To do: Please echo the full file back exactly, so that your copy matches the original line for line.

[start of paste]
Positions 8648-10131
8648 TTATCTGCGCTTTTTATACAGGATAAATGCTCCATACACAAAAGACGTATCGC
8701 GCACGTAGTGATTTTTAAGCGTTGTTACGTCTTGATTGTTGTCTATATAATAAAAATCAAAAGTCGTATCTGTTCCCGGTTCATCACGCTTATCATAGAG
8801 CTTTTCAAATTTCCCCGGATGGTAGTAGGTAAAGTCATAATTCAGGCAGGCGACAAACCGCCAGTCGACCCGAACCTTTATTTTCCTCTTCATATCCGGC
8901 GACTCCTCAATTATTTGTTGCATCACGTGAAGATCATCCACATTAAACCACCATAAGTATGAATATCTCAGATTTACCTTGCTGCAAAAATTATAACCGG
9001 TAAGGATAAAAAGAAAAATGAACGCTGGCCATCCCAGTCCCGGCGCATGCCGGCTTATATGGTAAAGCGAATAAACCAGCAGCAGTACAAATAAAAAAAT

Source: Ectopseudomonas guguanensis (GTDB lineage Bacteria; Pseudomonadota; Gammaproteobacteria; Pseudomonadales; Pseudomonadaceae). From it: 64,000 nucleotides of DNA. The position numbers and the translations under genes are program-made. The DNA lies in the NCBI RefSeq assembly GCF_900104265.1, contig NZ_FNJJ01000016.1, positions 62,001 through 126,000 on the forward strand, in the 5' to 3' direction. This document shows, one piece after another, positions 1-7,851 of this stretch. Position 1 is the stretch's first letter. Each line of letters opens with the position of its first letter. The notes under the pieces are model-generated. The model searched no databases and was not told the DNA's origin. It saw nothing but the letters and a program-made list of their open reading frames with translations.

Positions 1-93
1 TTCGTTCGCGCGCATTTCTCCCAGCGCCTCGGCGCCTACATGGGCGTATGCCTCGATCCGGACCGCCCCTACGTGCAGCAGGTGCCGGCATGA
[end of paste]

Positions 8648-10131
8648 TTATCTGCGCTTTTTATACAGGATAAATGCTCCATACACAAAAGACGTATCGC
8701 GCACGTAGTGATTTTTAAGCGTTGTTACGTCTTGATTGTTGTCTATATAATAAAAATCAAAAGTCGTATCTGTTCCCGGTTCATCACGCTTATCATAGAG
8801 CTTTTCAAATTTCCCCGGATGGTAGTAGGTAAAGTCATAATTCAGGCAGGCGACAAACCGCCAGTCGACCCGAACCTTTATTTTCCTCTTCATATCCGGC
8901 GACTCCTCAATTATTTGTTGCATCACGTGAAGATCATCCACATTAAACCACCATAAGTATGAATATCTCAGATTTACCTTGCTGCAAAAATTATAACCGG
9001 TAAGGATAAAAAGAAAAATGAACGCTGGCCATCCCAGTCCCGGCGCATGCCGGCTTATATGGTAAAGCGAATAAACCAGCAGCAGTACAAATAAAAAAAT

Source: Ectopseudomonas guguanensis (GTDB lineage Bacteria; Pseudomonadota; Gammaproteobacteria; Pseudomonadales; Pseudomonadaceae). From it: 64,000 nucleotides of DNA. The position numbers and the translations under genes are program-made. The DNA lies in the NCBI RefSeq assembly GCF_900104265.1, contig NZ_FNJJ01000016.1, positions 62,001 through 126,000 on the forward strand, in the 5' to 3' direction. This document shows, one piece after another, positions 1-7,851 of this stretch. Position 1 is the stretch's first letter. Each line of letters opens with the position of its first letter. The notes under the pieces are model-generated. The model searched no databases and was not told the DNA's origin. It saw nothing but the letters and a program-made list of their open reading frames with translations.

Positions 1-93
1 TTCGTTCGCGCGCATTTCTCCCAGCGCCTCGGCGCCTACATGGGCGTATGCCTCGATCCGGACCGCCCCTACGTGCAGCAGGTGCCGGCATGA